There are a few different ways to get around Cape Town, depending on your budget and needs. If you’re travelling on a tight budget, the best option is to use the bus system. Bus tickets are relatively cheap, and you can use them to get around the city quite easily.



Visitors to Cape Town can make use of metered taxi cabs or ride-sharing services like Uber which are easy to find near the airport or major attractions in and around the city. Both options offer convenient transportation around the city to get to and from popular tourist destinations.

Uber offers the big benefit of no set route – the driver will take you exactly where you want to go. And because you don’t have to drive, you get to enjoy the ride there. Of course, such convenience comes with a price, and Uber’s biggest downfall is the amount you’ll be asked to pay, especially for longer trips.

In competition with Uber, there is always the option of metered taxis. Fares are always displayed on the outside of the car as a per kilometre amount. Metered taxis are administered by the City of Cape Town, and as such are restricted to designated taxi ranks. This means that in order to make use of them, you either need to book well in advance or find one of these designated areas.

Car Hire/Rental

Use local car hire companies to rent a car and explore the city on your own schedule. There are many rental companies to choose from, offering a range of vehicle sizes and classes. It is a convenient and flexible option to easily visit different parts of the city and popular tourist destinations.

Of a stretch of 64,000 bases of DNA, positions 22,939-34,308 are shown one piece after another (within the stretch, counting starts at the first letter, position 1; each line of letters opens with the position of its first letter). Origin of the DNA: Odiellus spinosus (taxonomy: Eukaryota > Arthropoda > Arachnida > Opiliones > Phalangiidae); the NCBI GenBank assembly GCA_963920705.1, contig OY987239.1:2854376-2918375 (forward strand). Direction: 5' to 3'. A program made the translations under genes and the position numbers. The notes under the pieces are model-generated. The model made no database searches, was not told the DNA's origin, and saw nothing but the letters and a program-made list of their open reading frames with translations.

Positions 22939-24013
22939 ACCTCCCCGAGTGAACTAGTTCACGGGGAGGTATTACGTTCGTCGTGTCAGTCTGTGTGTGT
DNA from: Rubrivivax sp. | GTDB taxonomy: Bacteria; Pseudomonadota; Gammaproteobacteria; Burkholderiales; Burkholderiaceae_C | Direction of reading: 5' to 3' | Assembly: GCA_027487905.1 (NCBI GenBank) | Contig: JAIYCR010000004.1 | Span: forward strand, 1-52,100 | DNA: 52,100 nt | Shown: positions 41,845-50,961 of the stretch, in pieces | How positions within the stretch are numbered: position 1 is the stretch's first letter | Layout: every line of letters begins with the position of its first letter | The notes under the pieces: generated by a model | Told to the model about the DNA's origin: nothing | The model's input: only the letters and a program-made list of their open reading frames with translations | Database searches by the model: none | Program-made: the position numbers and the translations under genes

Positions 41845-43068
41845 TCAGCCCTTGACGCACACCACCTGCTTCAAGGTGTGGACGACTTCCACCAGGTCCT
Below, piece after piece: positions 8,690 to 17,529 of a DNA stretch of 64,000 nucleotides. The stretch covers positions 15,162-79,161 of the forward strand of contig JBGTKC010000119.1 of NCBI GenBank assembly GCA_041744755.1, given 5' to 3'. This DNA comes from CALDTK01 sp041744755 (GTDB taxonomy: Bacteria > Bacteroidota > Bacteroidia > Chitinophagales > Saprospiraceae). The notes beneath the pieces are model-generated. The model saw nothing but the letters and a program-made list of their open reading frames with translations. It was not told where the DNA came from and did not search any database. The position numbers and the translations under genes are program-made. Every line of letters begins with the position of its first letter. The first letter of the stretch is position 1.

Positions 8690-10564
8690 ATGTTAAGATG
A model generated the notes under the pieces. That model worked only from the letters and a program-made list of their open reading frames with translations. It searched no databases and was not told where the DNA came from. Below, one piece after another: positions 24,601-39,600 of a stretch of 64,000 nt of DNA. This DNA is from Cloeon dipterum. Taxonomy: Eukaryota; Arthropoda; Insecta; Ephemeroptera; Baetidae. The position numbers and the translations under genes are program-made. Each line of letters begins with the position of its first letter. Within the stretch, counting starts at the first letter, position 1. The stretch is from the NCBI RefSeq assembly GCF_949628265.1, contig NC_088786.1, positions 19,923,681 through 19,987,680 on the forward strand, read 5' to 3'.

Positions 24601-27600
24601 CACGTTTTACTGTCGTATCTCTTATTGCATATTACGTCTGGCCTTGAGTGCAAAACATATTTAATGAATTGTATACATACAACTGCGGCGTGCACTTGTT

A hired car will cost more than many other types of transport – starting at about R300 a day – but makes up for it in versatility. Access to a car allows you to plan your trip on your own time, and explore as far as you feel like. A car also gives you an easy place to store valuables while you explore on foot, giving you an extra piece of mind.

  • Aside from the price of the car hire, you will need to budget for petrol usage
  • Parking is often a problem in the crowded city centre.
  • Driving yourself can mean getting lost, but Google Maps makes that far less likely these days.
  • You will need to ensure that you have an international driver’s license.

Cape Town is also home to a uniquely South African phenomenon. These men and woman – often wearing reflective vests – watch your car in exchange for some loose change when you return. Keep some change on hand to tip your car guard a couple of Rand when you’ve been gone for a while.

If you do decide to go with the car hire transport option, you’ll need to do some research to make sure you pick the best car for your needs. With a bit of searching it is also possible to find special deals, making your trip a little more reasonable.

Many car hire companies offer their services at the airport, so if you don’t manage to pre-book a car, you needn’t worry about being stranded.